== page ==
Monday, May 15, 2006

What makes racing fun?

Me and Renzo are working on a paper on how to automatically create fun racing tracks. And not only that, but racing tracks that are fun just for you - which means that we must first model how you drive with a neural network, and then use this model of your driving to create the tracks.

Grand plans, but will it work? Well, we'll see soon. In the meantime, here's a question for all of you: what exactly is it that makes a racing game fun? And what is it that makes a particular track/circuit in racing game fun?

Of course, in the end we want some quantitative measure we can put into our code, but the quantitative part is really up to us. What we're looking for right now is suggestions, ideas. Any sort. What makes racing fun? Please leave your comment below!

Wednesday, May 10, 2006

Slashdotted! (Well, sort of...)

I posted a question to Ask Slashdot a few days ago, which recently got up on the front page and has at the time being had 190 replies:

What Would You Like to See from Game AI?

(Incidentally, it seems to have generated quite a bit of traffic to this blog as well...)

So what can I say about the answers? Well, there seems to be a lot of variance in what people want, or think they want. The two most common requests are AI that learns (from the player, or from past behaviour) or just "lives its own life", and AI whose reasoning is understandable/transparent/believable. While I certainly agree with the learning and adaptation bit - that is very much what I am working on - I am not so sure about the other request. Architectures that learn are generally not very good at explaining why they do what they do, but usually very good at coming up with behaviour you didn't expect when you designed them.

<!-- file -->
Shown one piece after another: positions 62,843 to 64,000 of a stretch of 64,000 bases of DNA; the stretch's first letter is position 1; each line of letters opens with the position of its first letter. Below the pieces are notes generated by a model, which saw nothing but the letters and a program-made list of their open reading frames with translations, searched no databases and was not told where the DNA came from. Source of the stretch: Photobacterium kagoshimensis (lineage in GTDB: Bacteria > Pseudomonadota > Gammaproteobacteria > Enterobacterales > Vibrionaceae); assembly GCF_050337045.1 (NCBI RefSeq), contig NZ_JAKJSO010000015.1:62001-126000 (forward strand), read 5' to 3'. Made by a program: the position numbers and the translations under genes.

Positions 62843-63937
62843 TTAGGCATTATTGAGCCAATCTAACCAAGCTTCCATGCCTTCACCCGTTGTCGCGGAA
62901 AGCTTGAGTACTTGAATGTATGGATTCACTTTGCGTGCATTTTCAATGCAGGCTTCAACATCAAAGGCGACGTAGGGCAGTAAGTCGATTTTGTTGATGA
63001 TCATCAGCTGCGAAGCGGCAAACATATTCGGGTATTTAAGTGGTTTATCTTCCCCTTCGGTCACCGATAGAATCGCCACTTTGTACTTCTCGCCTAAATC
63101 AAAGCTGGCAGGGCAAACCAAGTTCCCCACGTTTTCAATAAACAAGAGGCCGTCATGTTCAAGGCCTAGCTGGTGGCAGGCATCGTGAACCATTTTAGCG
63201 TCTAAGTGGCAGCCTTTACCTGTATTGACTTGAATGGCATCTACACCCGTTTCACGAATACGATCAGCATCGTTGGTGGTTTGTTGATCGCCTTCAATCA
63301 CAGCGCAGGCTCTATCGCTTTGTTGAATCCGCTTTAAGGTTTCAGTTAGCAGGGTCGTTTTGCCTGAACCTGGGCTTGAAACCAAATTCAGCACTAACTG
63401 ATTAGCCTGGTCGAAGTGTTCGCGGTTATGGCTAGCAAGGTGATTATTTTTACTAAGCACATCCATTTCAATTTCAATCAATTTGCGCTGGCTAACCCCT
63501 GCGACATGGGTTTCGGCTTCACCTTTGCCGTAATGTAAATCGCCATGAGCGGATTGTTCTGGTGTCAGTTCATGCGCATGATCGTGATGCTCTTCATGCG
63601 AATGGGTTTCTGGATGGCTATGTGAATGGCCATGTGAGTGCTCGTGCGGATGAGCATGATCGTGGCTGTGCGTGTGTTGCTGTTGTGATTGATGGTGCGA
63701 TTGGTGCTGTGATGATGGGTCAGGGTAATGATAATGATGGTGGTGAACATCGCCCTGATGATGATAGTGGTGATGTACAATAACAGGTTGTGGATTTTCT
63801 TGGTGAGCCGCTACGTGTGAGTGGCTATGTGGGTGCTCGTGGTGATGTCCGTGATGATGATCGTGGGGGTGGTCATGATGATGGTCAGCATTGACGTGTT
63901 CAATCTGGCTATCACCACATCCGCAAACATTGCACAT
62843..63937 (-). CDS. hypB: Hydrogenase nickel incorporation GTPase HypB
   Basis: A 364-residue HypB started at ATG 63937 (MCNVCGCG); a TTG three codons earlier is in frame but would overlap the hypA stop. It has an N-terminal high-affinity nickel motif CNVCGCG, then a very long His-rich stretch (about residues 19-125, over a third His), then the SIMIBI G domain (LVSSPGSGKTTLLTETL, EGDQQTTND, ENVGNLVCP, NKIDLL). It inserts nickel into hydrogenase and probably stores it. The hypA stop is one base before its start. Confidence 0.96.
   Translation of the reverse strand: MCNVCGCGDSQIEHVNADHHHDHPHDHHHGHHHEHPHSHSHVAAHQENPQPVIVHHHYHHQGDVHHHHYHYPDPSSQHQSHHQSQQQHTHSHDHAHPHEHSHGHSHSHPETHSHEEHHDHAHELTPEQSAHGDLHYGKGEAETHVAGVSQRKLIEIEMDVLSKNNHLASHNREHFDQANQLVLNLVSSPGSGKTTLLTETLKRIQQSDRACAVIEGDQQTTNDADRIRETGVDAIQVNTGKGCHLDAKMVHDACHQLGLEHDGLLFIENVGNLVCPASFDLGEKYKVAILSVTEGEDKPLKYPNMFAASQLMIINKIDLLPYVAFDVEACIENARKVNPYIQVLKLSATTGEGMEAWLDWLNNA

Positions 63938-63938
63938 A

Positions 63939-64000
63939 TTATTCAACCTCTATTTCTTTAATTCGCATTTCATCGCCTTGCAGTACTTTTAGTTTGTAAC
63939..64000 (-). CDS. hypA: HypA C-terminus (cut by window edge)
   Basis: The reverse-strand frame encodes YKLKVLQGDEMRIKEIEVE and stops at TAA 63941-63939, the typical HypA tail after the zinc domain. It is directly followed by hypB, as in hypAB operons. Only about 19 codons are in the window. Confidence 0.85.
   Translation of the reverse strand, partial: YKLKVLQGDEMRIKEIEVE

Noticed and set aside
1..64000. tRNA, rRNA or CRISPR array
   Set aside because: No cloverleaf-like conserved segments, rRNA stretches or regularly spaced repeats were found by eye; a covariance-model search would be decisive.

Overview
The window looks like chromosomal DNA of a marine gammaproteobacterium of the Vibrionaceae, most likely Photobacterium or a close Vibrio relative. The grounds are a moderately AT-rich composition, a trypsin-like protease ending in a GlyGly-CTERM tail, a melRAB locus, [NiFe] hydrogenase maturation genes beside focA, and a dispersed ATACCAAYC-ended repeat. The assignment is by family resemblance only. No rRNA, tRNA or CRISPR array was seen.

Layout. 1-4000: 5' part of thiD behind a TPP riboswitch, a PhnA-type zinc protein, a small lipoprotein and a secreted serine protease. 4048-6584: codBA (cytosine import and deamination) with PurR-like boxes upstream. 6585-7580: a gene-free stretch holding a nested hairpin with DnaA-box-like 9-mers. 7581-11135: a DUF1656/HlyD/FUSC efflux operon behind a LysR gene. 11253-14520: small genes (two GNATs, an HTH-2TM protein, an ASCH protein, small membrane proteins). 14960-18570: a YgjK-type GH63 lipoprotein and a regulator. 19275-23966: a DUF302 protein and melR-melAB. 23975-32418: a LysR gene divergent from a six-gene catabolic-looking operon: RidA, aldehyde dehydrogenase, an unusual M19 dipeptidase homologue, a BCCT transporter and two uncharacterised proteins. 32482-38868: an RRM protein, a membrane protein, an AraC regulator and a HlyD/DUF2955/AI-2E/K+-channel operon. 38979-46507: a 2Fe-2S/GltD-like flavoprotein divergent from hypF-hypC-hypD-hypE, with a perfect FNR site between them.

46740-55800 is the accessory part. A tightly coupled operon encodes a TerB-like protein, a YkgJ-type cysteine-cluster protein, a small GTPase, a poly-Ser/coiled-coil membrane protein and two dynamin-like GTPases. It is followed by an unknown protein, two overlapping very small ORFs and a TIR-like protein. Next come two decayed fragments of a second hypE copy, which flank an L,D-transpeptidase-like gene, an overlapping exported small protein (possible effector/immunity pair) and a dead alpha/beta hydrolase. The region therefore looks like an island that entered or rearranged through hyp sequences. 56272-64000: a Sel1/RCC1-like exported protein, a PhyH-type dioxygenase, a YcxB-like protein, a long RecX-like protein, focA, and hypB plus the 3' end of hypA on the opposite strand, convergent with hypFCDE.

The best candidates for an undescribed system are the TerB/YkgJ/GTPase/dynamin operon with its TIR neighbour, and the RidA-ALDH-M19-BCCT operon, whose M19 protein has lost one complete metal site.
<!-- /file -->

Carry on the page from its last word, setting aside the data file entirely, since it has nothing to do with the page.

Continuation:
Do people really want to understand why agents in games do what they do? And to what extent? Surely it becomes boring when you can predict every move of your opponent, but I suppose a game where the opponents act seemingly randomly is not so fun either. Maybe there's a tradeoff. But then again, isn't there a difference between seemingly random behaviour, and seemingly random but obviously effective and therefore somehow goal-directed behaviour? The sort of difference that makes people go to great lengths to understand the behaviour?

Of particular note is the poster who complained about racing games that adapt their difficulty level to the human player, and thus ends up winning in the last lap however well you drive. But that's not AI. That's just adapting a difficulty setting. A game that not just adapted to your skill, but instead adapted to counter your particular driving style, would be much more interesting. And you would learn more from it.